Do you know how many windows you have in your house? Probably more than you realize, so understanding more about how they're put together and common repairs can be helpful. Window glazing is a confusing because it can refer to different parts of a window, that is physical windows versus the Windows operating system.
What is Window Glazing?
Let's try to clear up the confusion with this word. Here are the different ways it's used to describe objects (think nouns) and actions (like verbs) related to building and/or maintaining a house.
- Window glass is called glazing and energy efficient windows with multiple panes of glass are called glazing “systems”.
- Glazing compounds refer to the putty used to seal the glass against the front of the window frame and some of the putty will also squeeze between the glass and the frame.
- Window glazing also refers to the process of applying the putty or glazing compound to the window. The phrase you’ll hear is re-glazing a window. It starts with removing the old, cracked and missing putty. Once the putty is removed, you clean the glass and apply new putty, wait for it to harden from oxidation and then you can paint the window.
- Replacing window glass always includes re-glazing. You can do this yourself for single pane glass. With double or triple pane glass, you want the glass company to do the glazing to get their warranty in case the seal between the glass gets broken.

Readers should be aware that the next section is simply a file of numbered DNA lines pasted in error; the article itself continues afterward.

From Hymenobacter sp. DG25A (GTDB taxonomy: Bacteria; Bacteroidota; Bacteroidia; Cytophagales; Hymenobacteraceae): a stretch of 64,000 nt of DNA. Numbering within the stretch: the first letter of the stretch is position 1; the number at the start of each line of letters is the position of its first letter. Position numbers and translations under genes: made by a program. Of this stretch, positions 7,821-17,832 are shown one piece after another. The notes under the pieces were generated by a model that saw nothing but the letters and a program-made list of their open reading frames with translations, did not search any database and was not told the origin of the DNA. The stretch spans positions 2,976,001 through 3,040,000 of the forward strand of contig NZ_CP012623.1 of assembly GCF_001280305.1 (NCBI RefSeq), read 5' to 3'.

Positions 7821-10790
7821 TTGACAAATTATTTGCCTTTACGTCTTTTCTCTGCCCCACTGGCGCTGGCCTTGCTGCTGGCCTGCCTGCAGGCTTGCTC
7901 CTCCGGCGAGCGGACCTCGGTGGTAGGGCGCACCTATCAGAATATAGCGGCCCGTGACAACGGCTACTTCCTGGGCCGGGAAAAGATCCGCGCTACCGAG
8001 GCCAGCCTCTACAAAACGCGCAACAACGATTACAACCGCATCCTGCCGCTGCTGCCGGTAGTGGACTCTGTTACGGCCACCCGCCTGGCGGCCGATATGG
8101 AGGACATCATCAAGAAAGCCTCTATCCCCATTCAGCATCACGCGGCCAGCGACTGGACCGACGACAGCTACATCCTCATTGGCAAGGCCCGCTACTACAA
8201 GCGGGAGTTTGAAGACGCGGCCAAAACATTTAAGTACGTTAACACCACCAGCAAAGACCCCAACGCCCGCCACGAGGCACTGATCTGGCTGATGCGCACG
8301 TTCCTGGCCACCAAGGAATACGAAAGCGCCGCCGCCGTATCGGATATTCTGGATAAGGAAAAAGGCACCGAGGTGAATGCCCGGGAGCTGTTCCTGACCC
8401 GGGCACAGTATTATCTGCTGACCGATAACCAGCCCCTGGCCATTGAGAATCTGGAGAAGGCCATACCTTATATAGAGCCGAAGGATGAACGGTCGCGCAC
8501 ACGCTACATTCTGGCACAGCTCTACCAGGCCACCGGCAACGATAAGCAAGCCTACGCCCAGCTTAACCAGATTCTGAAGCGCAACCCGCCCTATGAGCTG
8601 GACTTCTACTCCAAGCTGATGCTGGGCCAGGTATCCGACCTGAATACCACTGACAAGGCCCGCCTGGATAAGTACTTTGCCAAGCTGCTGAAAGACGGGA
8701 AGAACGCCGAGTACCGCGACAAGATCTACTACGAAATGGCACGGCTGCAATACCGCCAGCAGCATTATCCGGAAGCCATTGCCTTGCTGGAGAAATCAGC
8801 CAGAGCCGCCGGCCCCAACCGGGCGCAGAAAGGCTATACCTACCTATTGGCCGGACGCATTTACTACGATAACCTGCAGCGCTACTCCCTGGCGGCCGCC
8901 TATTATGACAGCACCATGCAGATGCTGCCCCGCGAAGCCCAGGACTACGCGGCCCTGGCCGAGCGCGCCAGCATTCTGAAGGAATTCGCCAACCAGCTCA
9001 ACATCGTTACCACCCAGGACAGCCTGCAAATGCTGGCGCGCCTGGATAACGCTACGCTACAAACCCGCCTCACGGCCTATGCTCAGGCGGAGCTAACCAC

Window Glazing Putty, the Traditional Material
Using OldHouseOnline's diagram of a window above (hint: their Window Glazing article shows you what not to do), you can visualize each of the ways to glaze a window. Window glazing can describe part of the window … or the process of replacing the window glazing putty used to seal gaps between the glass and the window frame.
If you're planning to re-glaze any windows, you'll want to read their article on how to Repair a Wood Window in 12 Steps … so yes, this is a time consuming process that many homeowners skip because replacement windows aren't that expensive. When we bought an old beach house, the windows were in great shape. That's because the previous owner took one or 2 windows home each winter, and carefully replaced the glazing and sealed them too.
Window Putty vs Caulk
Building materials are constantly changing so it's fun what I learn when updating my blog posts. It's also true that there is more than one way to do almost any home maintenance or repair project, so here are two different videos sharing very different perspectives.
- Dave Mars shares his energy focused approach with Window Glazing Tips, to keep windows sealed so conditioned air inside your home isn't lost through gaps between the glass and the wood frame. Dave suggested you could replace the glazing with the windows still in place. I've never seen this done before so please be careful, especially if it means standing on a ladder.
- How or Glaze Windows, a video from the folks at the Craftsman Blog, illustrate what feels like a more professional job. They've taken the window out and laid it on a table making the job much easier, although they warn you it takes practice.
It was Dave who suggested you can also use caulking to achieve the same goal. Putty is easier to work with but it takes longer to harden. Silicon isn't as pliable but it dries quickly … so you get to pick which you prefer (read: Caulking Confusion: Too Many Types of Caulk).
Other Window Tips
To check out other articles we have on installing and/or repairing windows:
- Window Parts are Like a Puzzle
- Caulking Windows Inside and Outside
- How to Buy Weatherstripping
- Changing Window Sizes with Open Floor Plans
Or maybe you've got a great view outdoors and wish you had bigger windows so you could enjoy the view? That's when you want to read Changing Window Sizes with Open Floor Plans and Changing Window Sizes with Open Floor Plans.